From: gerry@mpce.mq.edu.au (Gerry Myerson)
Subject: Re: Max Order of a Group Element
Date: Wed, 10 Feb 1999 09:02:03 +1100
Newsgroups: sci.math
Keywords: max order of elements in the symmetric group S_n
In article <79q8tl$ca9@sjx-ixn5.ix.netcom.com>, "Daniel Giaimo"
wrote:
> Bruce W. Colletti wrote in message
> news:79ps7f$hcf$1@geraldo.cc.utexas.edu...
> >Is there a formula for the max order of a permutation in the symmetric
> >group on n-letters?
>
> Sure. Here it is:
>
> Let S = {A | A is a subset of {1,2,...,n}, and gcd(A) = 1}
> Let T = {prod(a in A)(a) | A in S)
>
> Then the max order of a permutation in S_n is max{T}.
It's OK to be a wise guy, if you get the answer right. I think you'll
find that your formula predicts the existence of an element of order 6
in S_3 (take A = {2, 3}), which would be a surprising development at this
late stage in the game.
I suspect the original poster was hoping for an answer in the form of a
function that a 1st-year calculus student would recognize; there is none.
Next best thing would be an asymptotic estimate. There is a lot of
literature on this, and I'd suggest DG take it on as a project to track
down the appropriate papers & then report back to us.
As a very, very rough answer: if you add up all the positive integers
not exceeding square root of 2n, you get n, give or take a bit. If you
only add the primes, you get a fair bit less than n. If you multiply
all the primes up to that bound, you get, roughly, e-to-the-sqrt(2n)
(this is well-known but not at all obvious). So, for large n, it's safe
to say there's an element of order greater than e-to-the-sqrt(2n).
Gerry Myerson (gerry@mpce.mq.edu.au)
==============================================================================
From: mareg@lily.csv.warwick.ac.uk (Dr D F Holt)
Subject: Re: Max Order of a Group Element
Date: 10 Feb 1999 09:34:48 GMT
Newsgroups: sci.math
In article <79ps7f$hcf$1@geraldo.cc.utexas.edu>,
bcolletti@mail.utexas.edu (Bruce W. Colletti) writes:
>Is there a formula for the max order of a permutation in the symmetric
>group on n-letters?
>
>Bruce
>
There is (almost certainly) no simple algebraic formula of the kind you are
presumably looking for, but asymptotically the max order grows like
exp(sqrt(n*log(n)))
To save you the arduous exercise of looking up references, which some
cruel poster set you, I quote from a similar thread about a year ago.
I can compute specific values up to about n=25000 if you are interested.
>This was apparently first proved by E. Landau in 1903.
>The only reference I have is the German book
>E. Landau, "Handbuch der Lehre von der Verteilung der Primzahlen",
>Leipzig & Berlin, B.G. Teubner, 1909.
>
>> Two trivial properties of the array of results, r_n, are
>> 1) r_n is monotonically non-decreasing,
>
>there are arbitrarily big n with r_n = r_{n+1}
>
>The reference I found for this (in French this time) proves that r_n is
>constant on arbitrarily large intervals.
>
>Jean Louis Nicolas, `Ordre maximal d'un element du groupe S_n ... ',
>Bulletin Societe Math. France 97 (1969), 129-191.
>
>I have a simple-minded C program (which anyone is welcome to), which
>calculates the largest order of an element in S_n, together with its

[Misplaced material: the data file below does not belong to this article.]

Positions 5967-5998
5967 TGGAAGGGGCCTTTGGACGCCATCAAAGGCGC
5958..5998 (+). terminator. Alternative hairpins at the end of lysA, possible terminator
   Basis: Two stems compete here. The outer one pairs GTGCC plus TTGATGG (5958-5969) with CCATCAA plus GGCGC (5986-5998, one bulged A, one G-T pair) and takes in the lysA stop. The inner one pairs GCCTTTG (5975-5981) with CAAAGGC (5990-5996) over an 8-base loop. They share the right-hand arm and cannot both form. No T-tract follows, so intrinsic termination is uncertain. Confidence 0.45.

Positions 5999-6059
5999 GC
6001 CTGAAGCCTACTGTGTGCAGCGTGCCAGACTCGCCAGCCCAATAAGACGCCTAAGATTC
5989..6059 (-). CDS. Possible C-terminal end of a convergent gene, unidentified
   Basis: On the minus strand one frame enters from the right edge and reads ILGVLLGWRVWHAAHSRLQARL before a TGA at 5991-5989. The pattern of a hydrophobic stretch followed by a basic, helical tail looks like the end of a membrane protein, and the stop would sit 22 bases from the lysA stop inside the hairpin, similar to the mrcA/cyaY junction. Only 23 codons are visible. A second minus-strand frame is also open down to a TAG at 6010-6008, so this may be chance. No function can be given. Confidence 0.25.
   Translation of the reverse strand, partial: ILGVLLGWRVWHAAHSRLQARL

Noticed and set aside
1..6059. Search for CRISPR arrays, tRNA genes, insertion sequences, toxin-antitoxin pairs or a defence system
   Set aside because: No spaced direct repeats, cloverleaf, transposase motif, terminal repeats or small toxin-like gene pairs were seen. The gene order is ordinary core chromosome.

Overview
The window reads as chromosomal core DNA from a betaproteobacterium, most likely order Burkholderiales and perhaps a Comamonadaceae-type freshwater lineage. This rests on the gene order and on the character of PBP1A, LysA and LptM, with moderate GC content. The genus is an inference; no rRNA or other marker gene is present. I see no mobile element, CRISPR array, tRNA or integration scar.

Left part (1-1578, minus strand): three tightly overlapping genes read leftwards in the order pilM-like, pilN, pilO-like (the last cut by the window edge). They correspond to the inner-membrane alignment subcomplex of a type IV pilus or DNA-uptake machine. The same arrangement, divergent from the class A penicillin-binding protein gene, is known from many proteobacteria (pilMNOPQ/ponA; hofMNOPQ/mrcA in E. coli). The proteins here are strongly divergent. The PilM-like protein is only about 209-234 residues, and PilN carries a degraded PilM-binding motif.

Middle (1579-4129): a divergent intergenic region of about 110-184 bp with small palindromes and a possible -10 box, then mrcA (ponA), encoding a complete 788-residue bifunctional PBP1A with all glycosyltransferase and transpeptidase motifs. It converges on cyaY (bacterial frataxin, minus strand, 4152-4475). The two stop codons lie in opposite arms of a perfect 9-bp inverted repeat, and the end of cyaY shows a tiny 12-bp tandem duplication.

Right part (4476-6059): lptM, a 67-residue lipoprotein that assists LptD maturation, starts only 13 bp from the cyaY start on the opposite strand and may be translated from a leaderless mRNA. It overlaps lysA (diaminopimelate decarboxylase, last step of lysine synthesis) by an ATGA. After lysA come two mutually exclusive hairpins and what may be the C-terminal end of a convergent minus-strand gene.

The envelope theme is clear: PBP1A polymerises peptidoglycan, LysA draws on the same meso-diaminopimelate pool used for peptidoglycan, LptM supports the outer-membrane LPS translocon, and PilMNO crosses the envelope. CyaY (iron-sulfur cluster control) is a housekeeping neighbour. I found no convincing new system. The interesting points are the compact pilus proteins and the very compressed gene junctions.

>prime factorisation. So far I have run it up to 24500. At this order
>of degree it is starting to use rather a lot of memory.
Derek Holt.
==============================================================================
From: bcolletti@mail.utexas.edu (Bruce W. Colletti)
Subject: Re: Max Order of a Group Element
Date: 11 Feb 1999 00:59:46 GMT
Newsgroups: sci.math
In article <79rjro$scb$1@holly.csv.warwick.ac.uk>, mareg@lily.csv.warwick.ac.uk (Dr D F Holt) says:
>
>In article <79ps7f$hcf$1@geraldo.cc.utexas.edu>,
> bcolletti@mail.utexas.edu (Bruce W. Colletti) writes:
>>Is there a formula for the max order of a permutation in the symmetric
>>group on n-letters?
>>
>>Bruce
>>
>
>There is (almost certainly) no simple algebraic formula of the kind you are
>presumably looking for, but asymptotically the max order grows like
>exp(sqrt(n*log(n)))
Derek Holt and Gerry Myerson
Thanks for your replies (Derek, will keep your computational offer in
mind).
The only thing I found on this was Erdos' 1967 paper "On Some Problems
of a statistical Group-theory III", Acta Mathematica Academiae Scientiarum
Hungaricae Tomus 18, 309-320. In it he proves ln(X) is standard
normally distributed, where X denotes the order of a permutation in S(n).
Although Derek's reply also appears at the beginning of Erdos' paper, I
was hoping research since then may have shed new light on the original
question. But knowing this result is still the one is useful to know.
Bruce
==============================================================================
From: John George
Subject: Order of a permutation.
Date: Sat, 13 Feb 1999 22:52:25 GMT
Newsgroups: sci.math.research
What's the largest order of a permutation in the symmetric group S_n? I
believe it's easy to see that the answer is:
The maximum (over all partitions x1, x2, ... xk of n) of the least
common multiple of the set {x1, ... xk}.
But is there a closed formula? I suspect not, since partitions are
notorious for not admitting closed formulae, but I thought I'd ask and
see if anybody knows for sure.
Thanks,
John George
==============================================================================
From: yerman@advicom.zapthis.net (Niall Graham)
Subject: Re: Order of a permutation.
Date: 13 Feb 1999 23:36:15 -0600
Newsgroups: sci.math.research
[above article quoted -- djr]
This is a well-studied function (call it g(n))
Landau showed that
log g(n) ~ {nlogn}^1/2
It is easy to show that it is sufficient to consider
permutations whose cycle lengths are powers of primes.
The most recent article that I know of is
On Landau's function g(n) by Jean-Louis Nicolas
in The Mathematics of Paul Erdos Vol 1. Springer 1997
There was also a survey by W. Miller in a 1987 issue of the Monthly.
Niall Graham